DR Radio

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DR Radio was a division of Danish Broadcasting Corporation - DR - concerned with radio programming. The radio stations are now part of several divisions: DR Medier (P1), DR Kultur (P2, P3, P6 Beat, P7 Mix, P8 Jazz), DR Danmark (P4 and the regional stations).[1]

The name DR Radio is now mainly used to refer to an app of the same name made by DR to enable online listening via smartphones.[2]

Current radio line-up[edit]

Analogue radio[edit]

  • P1 - "Thought-provoking radio": Talk radio with factual programming, reports, discussion and debate on public affairs, society and the community, plus in-depth news. It is broadcast around the clock on DAB and web radio; also (daytimes only) on FM. Since 1 November 2011, P1 has timeshared its FM frequencies with P2.[3]
  • P2 - "Music and cultural radio": classical music, opera, jazz, radio drama, and coverage of other artistic performances and events. It is broadcast around the clock on DAB and web radio; also (evenings and overnight only) on FM. Since 1 November 2011, P2 has timeshared its FM frequencies with P1.
  • P3 - Hit radio, with popular entertainment shows and hourly three-minute news bulletins. P3 also covers major sporting events.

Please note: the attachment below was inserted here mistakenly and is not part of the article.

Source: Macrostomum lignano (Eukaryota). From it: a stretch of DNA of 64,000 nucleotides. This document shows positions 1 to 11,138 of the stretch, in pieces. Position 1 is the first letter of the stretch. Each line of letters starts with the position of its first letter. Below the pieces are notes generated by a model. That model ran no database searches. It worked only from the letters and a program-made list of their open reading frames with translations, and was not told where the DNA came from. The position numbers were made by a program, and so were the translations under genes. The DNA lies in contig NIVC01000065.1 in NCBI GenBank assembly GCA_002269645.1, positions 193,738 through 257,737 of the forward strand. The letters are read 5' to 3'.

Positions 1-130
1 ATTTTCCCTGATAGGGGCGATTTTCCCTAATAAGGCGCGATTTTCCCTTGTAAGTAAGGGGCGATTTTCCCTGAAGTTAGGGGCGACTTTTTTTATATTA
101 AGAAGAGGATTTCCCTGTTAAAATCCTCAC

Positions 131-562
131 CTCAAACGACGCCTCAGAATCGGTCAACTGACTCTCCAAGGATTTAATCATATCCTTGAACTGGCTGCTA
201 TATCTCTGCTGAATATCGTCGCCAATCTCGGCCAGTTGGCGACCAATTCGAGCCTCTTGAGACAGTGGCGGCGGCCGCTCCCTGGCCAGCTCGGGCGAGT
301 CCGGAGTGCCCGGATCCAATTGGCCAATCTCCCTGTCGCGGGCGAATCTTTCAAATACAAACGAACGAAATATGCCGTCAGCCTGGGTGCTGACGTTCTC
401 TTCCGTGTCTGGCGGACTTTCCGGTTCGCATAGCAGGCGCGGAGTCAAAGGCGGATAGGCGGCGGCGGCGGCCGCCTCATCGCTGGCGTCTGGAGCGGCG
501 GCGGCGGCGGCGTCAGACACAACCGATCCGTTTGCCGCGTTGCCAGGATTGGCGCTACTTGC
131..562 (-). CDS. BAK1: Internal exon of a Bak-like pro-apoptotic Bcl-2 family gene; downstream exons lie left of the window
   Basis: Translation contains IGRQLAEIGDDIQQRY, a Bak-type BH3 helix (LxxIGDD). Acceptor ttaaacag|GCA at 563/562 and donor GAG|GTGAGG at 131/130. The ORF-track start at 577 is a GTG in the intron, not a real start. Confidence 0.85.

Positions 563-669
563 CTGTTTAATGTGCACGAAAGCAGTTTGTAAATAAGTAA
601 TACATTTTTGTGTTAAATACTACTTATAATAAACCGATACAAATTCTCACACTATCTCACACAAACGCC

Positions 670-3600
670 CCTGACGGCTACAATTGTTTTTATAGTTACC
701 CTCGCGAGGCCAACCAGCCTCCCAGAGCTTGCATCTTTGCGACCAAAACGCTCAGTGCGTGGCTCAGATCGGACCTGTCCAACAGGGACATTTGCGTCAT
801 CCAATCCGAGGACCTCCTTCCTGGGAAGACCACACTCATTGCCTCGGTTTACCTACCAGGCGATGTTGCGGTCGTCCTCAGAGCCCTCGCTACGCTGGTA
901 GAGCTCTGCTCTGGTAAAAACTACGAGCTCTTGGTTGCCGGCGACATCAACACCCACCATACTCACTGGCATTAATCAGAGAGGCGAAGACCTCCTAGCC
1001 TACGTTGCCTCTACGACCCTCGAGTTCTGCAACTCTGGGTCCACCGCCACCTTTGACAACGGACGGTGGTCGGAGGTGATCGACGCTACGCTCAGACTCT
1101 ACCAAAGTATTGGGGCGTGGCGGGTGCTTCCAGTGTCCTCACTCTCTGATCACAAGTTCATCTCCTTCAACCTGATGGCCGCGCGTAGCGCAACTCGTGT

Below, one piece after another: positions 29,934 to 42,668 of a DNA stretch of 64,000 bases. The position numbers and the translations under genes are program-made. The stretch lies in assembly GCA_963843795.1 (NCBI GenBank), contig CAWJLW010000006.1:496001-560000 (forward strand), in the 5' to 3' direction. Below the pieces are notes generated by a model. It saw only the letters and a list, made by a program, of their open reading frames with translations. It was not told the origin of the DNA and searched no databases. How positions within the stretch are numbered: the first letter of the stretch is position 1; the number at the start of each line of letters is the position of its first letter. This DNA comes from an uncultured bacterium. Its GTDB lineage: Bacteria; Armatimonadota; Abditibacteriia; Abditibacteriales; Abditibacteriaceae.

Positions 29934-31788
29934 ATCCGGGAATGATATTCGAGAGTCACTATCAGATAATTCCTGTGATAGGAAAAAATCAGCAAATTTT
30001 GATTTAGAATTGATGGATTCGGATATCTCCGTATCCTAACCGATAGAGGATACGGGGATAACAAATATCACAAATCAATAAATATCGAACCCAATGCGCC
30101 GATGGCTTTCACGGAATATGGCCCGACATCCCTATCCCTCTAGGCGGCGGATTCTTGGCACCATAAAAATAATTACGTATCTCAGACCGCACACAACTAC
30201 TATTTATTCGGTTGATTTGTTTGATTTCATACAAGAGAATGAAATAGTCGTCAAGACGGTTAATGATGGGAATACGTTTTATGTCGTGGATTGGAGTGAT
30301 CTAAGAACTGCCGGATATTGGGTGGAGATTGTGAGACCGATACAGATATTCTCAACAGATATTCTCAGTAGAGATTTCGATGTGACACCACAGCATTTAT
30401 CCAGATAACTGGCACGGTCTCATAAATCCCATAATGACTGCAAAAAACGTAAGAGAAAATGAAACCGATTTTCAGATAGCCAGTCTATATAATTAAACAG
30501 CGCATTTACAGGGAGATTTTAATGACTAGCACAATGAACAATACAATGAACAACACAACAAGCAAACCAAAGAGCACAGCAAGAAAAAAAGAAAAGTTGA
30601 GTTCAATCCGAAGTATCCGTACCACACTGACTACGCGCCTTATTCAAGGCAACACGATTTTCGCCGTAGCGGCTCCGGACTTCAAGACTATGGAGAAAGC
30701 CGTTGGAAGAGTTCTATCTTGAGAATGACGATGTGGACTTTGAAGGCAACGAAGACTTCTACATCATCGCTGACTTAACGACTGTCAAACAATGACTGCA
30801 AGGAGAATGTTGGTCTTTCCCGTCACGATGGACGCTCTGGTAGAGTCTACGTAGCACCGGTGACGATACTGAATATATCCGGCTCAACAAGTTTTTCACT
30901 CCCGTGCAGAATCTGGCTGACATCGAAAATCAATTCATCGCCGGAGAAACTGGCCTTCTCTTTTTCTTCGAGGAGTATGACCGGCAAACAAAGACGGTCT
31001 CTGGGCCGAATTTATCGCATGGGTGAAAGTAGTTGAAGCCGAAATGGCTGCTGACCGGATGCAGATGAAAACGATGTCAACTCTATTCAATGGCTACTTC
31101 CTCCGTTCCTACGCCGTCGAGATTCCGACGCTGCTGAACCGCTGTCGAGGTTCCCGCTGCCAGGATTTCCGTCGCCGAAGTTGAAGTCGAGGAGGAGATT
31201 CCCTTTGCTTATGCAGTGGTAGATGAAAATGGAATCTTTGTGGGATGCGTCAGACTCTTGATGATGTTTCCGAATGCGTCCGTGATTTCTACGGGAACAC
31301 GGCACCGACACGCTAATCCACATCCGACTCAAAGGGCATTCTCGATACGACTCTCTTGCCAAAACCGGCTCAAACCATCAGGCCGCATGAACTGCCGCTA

• P4 - DR's most popular radio channel: a "modern public service station" broadcast in 10 regional versions, mixing popular music with national and local news. P4 also provides a Traffic Message Channel service of travel news.
Map showing P4's 11 regions

The regional P4 channels are:

Digital radio[edit]

  • DR P1
  • DR P2
  • DR P3
  • DR P4 - including the 10 regional stations
  • DR P5 - channel aimed at older listeners
  • DR P6 Beat - alternative rock music
  • DR P7 Mix - alternative music and culture
  • DR P8 Jazz - jazz music
  • DR Nyheder - always broadcasting the latest news and weather bulletin. Planned closure on 1 October 2017 when DAB-to-DAB+ switchover takes place.

History[edit]

Short and medium wave radio[edit]

DR had a mediumwave station (called P5 Mellembølge until late 2009) carrying three daily news bulletins, a gymnastics programme, and weather and other reports for seafarers. The mediumwave transmissions ceased in 2011 and actually the programming is transmitted from Kalundborg, the site of the powerful long-range analogue longwave (formerly P6 Langbølge which officially ceased transmissions in 2007, but has since carried low-power digital DRM test transmissions and briefly resumed analogue transmissions at full power from 16–31 October 2009). The 243 kHz LW (LB for langbølge) is used to cover nearby seas by news and weather broadcasts. The transmissions are only 4 times daily at 05:45, 08:45, 11:45 and 17:45 local time.[4]